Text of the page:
Honne to Tatemae (ones personal feelings and the socially accepted view) (本音と建前)

Honne to tatemae is a Japanese expression to explain a social phenomenon. First, honne is the term to indicate one's real feelings and desires. These feelings and desires may sometimes differ from what are expected or demanded by one's social status, so that it often happens that honne is not expressed honestly. On the other hand, the term tatemae refers to one's behaviors and opinions to be expressed officially. These behaviors and opinions are expected and demanded from one's social status, and are sometimes at odds with one's real feelings and desires.

This discrepancy appears ubiquitously as a phenomenon in the process of growth of human beings. Researchers on theories of Japanese cultural and racial uniqueness consider that the existence of such wording to express discrepancy between personal feelings and social view is an element of austerity of Japanese people in their courtesy and culture. Personal feelings and social requirements have historically been main subjects of Japanese plays.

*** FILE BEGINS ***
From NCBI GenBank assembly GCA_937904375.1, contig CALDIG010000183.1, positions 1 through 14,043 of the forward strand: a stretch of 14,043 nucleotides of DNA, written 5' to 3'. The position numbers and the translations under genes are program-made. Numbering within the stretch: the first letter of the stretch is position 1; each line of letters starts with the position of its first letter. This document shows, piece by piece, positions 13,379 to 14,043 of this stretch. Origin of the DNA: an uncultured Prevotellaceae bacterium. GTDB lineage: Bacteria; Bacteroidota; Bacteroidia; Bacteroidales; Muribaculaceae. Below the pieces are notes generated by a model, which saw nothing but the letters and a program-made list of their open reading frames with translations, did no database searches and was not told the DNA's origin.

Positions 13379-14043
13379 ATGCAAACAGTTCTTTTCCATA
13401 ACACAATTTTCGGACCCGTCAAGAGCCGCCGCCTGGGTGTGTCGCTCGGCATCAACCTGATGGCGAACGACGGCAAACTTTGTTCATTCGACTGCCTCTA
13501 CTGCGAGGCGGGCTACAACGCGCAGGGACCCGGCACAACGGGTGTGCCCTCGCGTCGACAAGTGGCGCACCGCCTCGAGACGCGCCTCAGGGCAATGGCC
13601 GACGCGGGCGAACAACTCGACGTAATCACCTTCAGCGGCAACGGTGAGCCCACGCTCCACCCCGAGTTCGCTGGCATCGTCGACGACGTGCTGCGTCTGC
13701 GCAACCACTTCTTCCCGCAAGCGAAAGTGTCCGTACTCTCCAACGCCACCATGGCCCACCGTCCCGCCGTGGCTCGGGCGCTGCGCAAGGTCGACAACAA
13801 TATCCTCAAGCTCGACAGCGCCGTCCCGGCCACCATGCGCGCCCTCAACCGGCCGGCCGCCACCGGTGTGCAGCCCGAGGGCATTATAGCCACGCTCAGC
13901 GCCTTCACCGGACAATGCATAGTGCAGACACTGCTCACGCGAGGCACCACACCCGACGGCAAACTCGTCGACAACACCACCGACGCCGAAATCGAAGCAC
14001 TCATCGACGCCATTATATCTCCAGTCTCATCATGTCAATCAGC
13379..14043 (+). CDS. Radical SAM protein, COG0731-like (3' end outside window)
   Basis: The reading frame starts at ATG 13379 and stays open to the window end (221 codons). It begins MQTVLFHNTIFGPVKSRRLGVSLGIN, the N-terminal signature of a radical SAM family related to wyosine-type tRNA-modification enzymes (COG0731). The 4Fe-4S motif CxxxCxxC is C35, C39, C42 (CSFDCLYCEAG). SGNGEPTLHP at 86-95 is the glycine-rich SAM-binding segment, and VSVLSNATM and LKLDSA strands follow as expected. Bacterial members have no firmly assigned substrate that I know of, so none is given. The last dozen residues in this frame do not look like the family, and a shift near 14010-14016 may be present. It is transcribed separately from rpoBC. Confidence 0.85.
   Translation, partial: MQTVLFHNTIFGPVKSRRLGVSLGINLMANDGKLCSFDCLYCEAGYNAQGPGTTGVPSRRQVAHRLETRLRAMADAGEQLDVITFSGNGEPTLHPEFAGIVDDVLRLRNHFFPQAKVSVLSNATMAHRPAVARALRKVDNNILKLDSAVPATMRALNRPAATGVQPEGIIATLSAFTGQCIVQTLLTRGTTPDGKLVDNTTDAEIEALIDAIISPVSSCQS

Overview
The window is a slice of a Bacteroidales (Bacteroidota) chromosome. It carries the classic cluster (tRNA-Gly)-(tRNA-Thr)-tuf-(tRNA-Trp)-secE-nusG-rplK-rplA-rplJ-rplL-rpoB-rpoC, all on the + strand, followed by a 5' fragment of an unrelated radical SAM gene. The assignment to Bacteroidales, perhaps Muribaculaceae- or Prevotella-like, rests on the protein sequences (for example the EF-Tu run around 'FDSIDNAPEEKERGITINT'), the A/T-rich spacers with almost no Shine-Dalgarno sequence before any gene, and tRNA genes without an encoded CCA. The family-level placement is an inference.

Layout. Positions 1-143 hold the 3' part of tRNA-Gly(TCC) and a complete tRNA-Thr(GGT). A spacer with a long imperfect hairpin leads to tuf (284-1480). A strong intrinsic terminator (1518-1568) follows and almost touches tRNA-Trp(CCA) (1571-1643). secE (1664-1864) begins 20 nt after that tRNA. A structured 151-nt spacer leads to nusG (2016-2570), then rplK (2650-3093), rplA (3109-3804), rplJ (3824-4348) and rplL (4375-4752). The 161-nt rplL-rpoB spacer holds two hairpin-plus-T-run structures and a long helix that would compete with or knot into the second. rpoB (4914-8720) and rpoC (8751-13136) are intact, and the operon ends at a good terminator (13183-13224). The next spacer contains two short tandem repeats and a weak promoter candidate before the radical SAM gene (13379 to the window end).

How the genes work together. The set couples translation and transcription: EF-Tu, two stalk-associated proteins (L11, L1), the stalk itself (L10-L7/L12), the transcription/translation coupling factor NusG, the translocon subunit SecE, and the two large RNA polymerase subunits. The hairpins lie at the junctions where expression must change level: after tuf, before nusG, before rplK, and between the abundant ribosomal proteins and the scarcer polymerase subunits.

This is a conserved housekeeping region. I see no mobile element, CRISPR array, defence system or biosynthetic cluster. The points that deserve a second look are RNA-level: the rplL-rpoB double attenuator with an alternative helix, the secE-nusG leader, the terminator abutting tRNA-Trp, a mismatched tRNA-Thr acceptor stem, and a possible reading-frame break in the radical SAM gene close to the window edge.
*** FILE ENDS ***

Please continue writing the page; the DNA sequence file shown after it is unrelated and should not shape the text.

As a typical example, a leading character who is forced to select either to take heed of his family and his lord or to fulfill his forbidden love affairs cannot help but commit suicide with his lover in order to be released from the dilemma (as depicted, for instance, in a series of drama written by Monzaemon CHIKAMATSU.)

However, this kind of phenomenon is not always limited to Japan but can also be seen in countries other than Japan.

[Original Japanese]